by William Charles Matthews
A descendant of the original settlers of Maryland in 1634, William Charles Matthews writes, “There has been a Matthews in every war from the Revolution through World War II. We all loved America and hurt when it hurt and rejoiced when it rejoiced.”
In Rhymes N' Times: The Greatest Generation, he sings of the millions of average GIs and citizens who worked day and night to save America, as he highlights United States history.
In 1942, during wartime setbacks, Matthews’s father, a staunch patriot and a colorful ex-steamboat pilot on the Mississippi River, said, “Don’t worry about our winning the war; this country will prevail—because good will always overcome evil!”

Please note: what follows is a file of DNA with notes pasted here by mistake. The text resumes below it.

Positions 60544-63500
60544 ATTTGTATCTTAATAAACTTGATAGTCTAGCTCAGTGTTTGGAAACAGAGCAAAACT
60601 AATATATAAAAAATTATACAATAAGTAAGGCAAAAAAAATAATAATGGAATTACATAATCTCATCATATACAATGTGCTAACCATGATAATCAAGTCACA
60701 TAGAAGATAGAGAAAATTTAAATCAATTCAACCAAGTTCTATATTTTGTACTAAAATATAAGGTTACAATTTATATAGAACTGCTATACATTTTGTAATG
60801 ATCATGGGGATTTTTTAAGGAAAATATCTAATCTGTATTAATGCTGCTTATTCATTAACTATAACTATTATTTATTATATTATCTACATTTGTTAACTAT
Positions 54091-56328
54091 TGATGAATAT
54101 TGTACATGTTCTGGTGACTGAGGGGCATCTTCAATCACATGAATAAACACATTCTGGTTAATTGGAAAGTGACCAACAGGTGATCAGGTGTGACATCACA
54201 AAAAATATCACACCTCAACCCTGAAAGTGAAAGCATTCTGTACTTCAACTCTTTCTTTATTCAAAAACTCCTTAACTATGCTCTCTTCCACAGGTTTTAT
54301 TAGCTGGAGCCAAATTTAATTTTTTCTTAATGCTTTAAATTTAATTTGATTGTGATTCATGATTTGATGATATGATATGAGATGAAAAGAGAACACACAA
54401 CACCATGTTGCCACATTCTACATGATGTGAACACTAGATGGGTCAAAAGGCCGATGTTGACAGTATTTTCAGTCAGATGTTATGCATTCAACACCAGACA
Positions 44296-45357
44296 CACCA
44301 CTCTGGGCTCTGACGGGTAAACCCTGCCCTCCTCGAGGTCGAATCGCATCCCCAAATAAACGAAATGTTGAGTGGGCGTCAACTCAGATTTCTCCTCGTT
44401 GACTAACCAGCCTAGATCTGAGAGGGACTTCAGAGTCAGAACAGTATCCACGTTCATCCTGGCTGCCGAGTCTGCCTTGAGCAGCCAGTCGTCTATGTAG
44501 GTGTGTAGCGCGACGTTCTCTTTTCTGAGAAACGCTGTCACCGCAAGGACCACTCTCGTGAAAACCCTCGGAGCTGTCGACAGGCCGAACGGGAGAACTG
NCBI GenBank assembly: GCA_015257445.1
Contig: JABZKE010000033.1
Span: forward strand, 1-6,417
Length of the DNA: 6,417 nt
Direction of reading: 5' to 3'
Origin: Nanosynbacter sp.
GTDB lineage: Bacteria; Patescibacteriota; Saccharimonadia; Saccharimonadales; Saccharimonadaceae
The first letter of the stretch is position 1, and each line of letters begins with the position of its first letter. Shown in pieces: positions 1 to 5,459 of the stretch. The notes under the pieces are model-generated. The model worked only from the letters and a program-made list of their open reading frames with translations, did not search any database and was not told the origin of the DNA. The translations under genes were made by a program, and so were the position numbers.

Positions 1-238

He was right.
ABOUT THE AUTHOR
In 1940, after war broke out in Europe, William Charles Matthews went to work in a Martin aircraft factory making B-26 bombers. In 1944, he joined United States Army Infantry and was honorably discharged in 1946.
After the war, he graduated from electronics school, married a Chicago woman, and moved to Chicago, where he worked for two companies in the Chicago area and as a field engineer throughout the country for forty-six years. He became known as “Mr. Sound” and wrote numerous articles in trade magazines.
(2005, paperback, 56 pages)
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